EEID is a new, interdisciplinary field that has grown thanks to some disproportionately large contributions of a few, highly energetic people. One of the principals in this realm is definitely Sam Scheiner, the EEID program officer at NSF.  The EEID PI meeting has basically been Sam's baby for the past 10 years. Sam has done an amazing job creating a community of interdisciplinary scholars and I'm sure I speak for every researcher who has been heavily involved with EEID when I express my gratitude for all his efforts.

# New Publication, Emerging infectious diseases: the role of social sciences

This past week, The Lancet published a brief commentary I wrote with a group of anthropologist-collaborators. The piece, written with Craig Janes, Kitty Corbett, and Jim Trostle, arose from a workshop I attended in lovely Buenos Aires back in June of 2011. This was a pretty remarkable meeting that was orchestrated by Josh Rosenthal, acting director of the Division of International Training and Research at the Fogarty International Center at NIH, and hosted in grand fashion by Ricardo Gürtler of the University of Buenos Aires.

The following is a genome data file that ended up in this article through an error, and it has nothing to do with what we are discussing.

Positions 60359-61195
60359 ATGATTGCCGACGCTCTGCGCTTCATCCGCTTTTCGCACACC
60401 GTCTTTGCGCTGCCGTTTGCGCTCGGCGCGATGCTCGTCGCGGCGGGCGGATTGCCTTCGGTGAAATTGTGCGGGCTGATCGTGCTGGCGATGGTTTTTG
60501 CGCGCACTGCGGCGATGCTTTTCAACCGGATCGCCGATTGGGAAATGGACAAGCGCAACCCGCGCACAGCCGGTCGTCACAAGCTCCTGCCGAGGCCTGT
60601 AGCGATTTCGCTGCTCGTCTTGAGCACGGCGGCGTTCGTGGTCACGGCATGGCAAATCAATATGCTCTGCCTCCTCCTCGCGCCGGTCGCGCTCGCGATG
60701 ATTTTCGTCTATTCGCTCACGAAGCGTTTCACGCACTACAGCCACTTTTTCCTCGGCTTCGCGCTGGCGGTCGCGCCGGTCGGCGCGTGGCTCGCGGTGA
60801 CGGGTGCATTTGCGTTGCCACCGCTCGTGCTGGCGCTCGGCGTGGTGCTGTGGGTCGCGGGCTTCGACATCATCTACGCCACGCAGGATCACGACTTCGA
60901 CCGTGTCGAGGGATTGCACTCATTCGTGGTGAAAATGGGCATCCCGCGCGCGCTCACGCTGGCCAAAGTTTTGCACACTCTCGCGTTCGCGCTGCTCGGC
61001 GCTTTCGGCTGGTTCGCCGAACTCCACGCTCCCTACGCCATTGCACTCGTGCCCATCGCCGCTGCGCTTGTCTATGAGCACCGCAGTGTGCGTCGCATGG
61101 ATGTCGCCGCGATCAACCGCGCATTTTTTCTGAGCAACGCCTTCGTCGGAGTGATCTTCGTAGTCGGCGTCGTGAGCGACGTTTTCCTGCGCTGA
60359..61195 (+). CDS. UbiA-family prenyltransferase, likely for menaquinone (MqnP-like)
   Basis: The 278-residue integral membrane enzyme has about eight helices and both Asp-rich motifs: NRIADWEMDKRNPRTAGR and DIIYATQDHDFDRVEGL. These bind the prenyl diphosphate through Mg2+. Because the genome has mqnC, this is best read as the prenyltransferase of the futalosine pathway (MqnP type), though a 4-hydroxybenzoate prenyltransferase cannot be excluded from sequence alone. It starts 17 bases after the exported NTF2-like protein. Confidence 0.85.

Our commentary is on a series of papers on zoonoses, a seemingly unlikely topic for about which a collection of anthropologists might have opinions. However, as we note in our paper, social science is essential for understanding emerging zoonoses. First, human social behavior is an essential ingredient in $R_0$, the basic reproduction number of an infection (The paper uses the term "basic reproductive rate," which was changed somewhere in production from the several times I changed "rate" to "number"). Second, we suggest that social scientists who participate in primary field data collection (e.g., anthropologists, geographers, sociologists) are in a strong position to understand the complex causal circumstances surrounding novel zoonotic disease spill-overs.